Is Whipping, Raping, and Hanging Superior Behavior?

So, let’s just deconstruct an argument.  One of the arguments for racism is that black people are genetically or intellectually inferior.  Some white people claim that whites are superior to black people and that this is why so many black people live in poverty or commit crime or what have you.

Lets say for the sake of argument that it is nature that shapes us and not nurture.  We know, for a fact, that many white people’s ancestors whipped children.  We know that they often took advantage of black women that they owned if not outright raped them.  We also know that many white people went to the lynchings of blacks and treated the event like a picnic.  Is it in white people’s nature to be savagely brutal?  Is it in their nature as a people to torture children, to rape women, and to enjoy seeing people hanged?  If so how can they be superior?

Yet we know that, while racism still exists in many parts of this country, most white people were able to leave the above behavior behind, even ones that still harbor racist sentiment.  We even know that descendants of slave owners could be quite kind and moral people.  The following is a story of the descendent of a slave owner trying to make amends with the the descendant of a slave:

When Kin of Slaves and Owner Meet

So if we know that white people were able to transcend their background, how come some believe black people cannot?  (And this is even without noting that slavery and reconstruction created the kind of systematic poverty that has kept certain black communities from reaching their full potential.)  The racist system of slavery shaped the behavior of many of the white people of that time, people that in another time and place would have probably been decent.  Society does not look upon their descendants as cursed.  So next time someone tells you that white people are superior to anyone you can laugh in their face.  Ask them if raping, whipping, and hanging are the hallmarks of a superior people.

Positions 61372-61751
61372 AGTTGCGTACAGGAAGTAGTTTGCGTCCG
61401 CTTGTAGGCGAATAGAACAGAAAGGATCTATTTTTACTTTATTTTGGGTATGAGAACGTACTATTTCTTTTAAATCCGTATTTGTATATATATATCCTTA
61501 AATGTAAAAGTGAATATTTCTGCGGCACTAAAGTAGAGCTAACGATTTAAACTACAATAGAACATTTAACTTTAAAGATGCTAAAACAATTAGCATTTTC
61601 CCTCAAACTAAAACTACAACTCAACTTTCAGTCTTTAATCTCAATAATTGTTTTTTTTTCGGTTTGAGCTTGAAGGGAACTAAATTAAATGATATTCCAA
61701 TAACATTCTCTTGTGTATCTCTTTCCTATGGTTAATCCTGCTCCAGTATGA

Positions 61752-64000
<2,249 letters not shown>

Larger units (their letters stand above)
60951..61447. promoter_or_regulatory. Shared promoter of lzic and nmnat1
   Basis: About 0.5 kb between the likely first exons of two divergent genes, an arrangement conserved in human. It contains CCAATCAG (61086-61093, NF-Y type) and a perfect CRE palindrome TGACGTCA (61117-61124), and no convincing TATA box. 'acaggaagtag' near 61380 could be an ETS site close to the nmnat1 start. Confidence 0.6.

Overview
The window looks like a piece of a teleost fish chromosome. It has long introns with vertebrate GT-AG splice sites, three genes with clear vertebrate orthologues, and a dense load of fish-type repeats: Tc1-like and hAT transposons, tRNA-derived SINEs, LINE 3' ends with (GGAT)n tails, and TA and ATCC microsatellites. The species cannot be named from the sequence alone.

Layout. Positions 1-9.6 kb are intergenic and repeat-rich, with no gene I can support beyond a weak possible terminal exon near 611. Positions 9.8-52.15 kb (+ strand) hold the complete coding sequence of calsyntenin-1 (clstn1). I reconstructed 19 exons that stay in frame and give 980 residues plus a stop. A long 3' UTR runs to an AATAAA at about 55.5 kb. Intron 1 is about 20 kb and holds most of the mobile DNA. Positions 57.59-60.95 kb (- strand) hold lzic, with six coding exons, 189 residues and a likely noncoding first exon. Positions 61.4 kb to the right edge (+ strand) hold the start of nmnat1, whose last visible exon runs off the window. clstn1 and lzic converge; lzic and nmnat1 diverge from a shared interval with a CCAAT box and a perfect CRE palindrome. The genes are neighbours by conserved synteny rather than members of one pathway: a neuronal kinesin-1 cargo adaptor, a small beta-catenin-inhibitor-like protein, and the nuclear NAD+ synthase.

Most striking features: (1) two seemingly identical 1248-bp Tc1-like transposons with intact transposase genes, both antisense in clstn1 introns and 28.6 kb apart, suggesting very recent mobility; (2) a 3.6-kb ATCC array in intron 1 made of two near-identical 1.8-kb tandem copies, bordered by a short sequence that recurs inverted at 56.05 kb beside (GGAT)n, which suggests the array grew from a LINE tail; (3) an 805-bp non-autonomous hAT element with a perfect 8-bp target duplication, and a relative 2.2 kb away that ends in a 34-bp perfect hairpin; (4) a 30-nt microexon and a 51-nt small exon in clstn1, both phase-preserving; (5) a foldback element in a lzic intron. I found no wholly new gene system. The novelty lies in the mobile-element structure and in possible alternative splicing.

We’re all just people that have been thrown into an ocean called life that we don’t understand.  Most of us are trying to make the best of it.  For better or worse we’re all in this thing together.

Politics and Empathy

Reading Doris Kearns Goodwin’s Team of Rivals.  It is about Lincoln and his cabinet.  The book is endlessly fascinating.  I am only about a tenth of the way through and already I have learned an incredible amount about this country.  I read the following passage today, about Lincoln’s first major anti-slavery speech:

Rather than upbraid slaveowners, Lincoln sought to comprehend their position through empathy.  More than a decade earlier, he had employed a similar approach when he advised temperance advocates to refrain from denouncing drinkers in “thundering tones of anathema and denunciation,” for denunciation would inevitably be me with denunciation, “crimination with crimination, and anathema with anathema.”  In a passage directed at abolitionists as well as temperance reformers, he had observed that it was the nature of man, when told that he should be “shunned and despised,” and condemned as a the author “of all the vice and misery and crime in the land,” to retreat within himself, close all the avenues to his head and his heart.”